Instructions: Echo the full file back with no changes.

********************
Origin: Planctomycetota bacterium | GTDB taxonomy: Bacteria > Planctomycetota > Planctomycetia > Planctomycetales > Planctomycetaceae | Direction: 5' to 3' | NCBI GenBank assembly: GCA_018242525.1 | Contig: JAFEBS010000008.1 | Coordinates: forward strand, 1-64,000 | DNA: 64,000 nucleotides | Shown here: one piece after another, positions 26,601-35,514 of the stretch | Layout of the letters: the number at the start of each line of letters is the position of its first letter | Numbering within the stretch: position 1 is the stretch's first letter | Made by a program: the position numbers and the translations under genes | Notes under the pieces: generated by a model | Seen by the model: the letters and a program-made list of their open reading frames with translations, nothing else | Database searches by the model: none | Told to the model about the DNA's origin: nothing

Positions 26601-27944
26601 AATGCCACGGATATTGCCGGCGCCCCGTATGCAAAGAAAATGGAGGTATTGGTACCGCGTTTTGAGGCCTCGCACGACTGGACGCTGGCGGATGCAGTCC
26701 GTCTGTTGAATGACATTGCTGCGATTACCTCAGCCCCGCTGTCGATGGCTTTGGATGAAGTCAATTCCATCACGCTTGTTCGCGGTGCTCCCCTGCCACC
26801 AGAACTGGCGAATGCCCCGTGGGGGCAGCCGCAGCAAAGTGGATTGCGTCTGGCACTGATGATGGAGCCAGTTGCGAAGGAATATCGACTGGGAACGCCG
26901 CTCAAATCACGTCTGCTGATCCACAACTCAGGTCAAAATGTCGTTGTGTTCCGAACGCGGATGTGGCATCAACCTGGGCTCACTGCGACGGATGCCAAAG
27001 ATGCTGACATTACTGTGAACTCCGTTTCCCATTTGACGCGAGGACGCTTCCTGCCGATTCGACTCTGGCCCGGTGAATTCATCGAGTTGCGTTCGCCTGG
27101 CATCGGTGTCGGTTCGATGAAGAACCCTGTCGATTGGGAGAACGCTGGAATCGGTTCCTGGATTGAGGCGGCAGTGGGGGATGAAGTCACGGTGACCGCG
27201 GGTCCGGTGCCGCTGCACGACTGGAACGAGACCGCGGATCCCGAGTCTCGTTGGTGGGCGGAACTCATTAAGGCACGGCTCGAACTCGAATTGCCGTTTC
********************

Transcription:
Origin: Planctomycetota bacterium | GTDB taxonomy: Bacteria > Planctomycetota > Planctomycetia > Planctomycetales > Planctomycetaceae | Direction: 5' to 3' | NCBI GenBank assembly: GCA_018242525.1 | Contig: JAFEBS010000008.1 | Coordinates: forward strand, 1-64,000 | DNA: 64,000 nucleotides | Shown here: one piece after another, positions 26,601-35,514 of the stretch | Layout of the letters: the number at the start of each line of letters is the position of its first letter | Numbering within the stretch: position 1 is the stretch's first letter | Made by a program: the position numbers and the translations under genes | Notes under the pieces: generated by a model | Seen by the model: the letters and a program-made list of their open reading frames with translations, nothing else | Database searches by the model: none | Told to the model about the DNA's origin: nothing

Positions 26601-27944
26601 AATGCCACGGATATTGCCGGCGCCCCGTATGCAAAGAAAATGGAGGTATTGGTACCGCGTTTTGAGGCCTCGCACGACTGGACGCTGGCGGATGCAGTCC
26701 GTCTGTTGAATGACATTGCTGCGATTACCTCAGCCCCGCTGTCGATGGCTTTGGATGAAGTCAATTCCATCACGCTTGTTCGCGGTGCTCCCCTGCCACC
26801 AGAACTGGCGAATGCCCCGTGGGGGCAGCCGCAGCAAAGTGGATTGCGTCTGGCACTGATGATGGAGCCAGTTGCGAAGGAATATCGACTGGGAACGCCG
26901 CTCAAATCACGTCTGCTGATCCACAACTCAGGTCAAAATGTCGTTGTGTTCCGAACGCGGATGTGGCATCAACCTGGGCTCACTGCGACGGATGCCAAAG
27001 ATGCTGACATTACTGTGAACTCCGTTTCCCATTTGACGCGAGGACGCTTCCTGCCGATTCGACTCTGGCCCGGTGAATTCATCGAGTTGCGTTCGCCTGG
27101 CATCGGTGTCGGTTCGATGAAGAACCCTGTCGATTGGGAGAACGCTGGAATCGGTTCCTGGATTGAGGCGGCAGTGGGGGATGAAGTCACGGTGACCGCG
27201 GGTCCGGTGCCGCTGCACGACTGGAACGAGACCGCGGATCCCGAGTCTCGTTGGTGGGCGGAACTCATTAAGGCACGGCTCGAACTCGAATTGCCGTTTC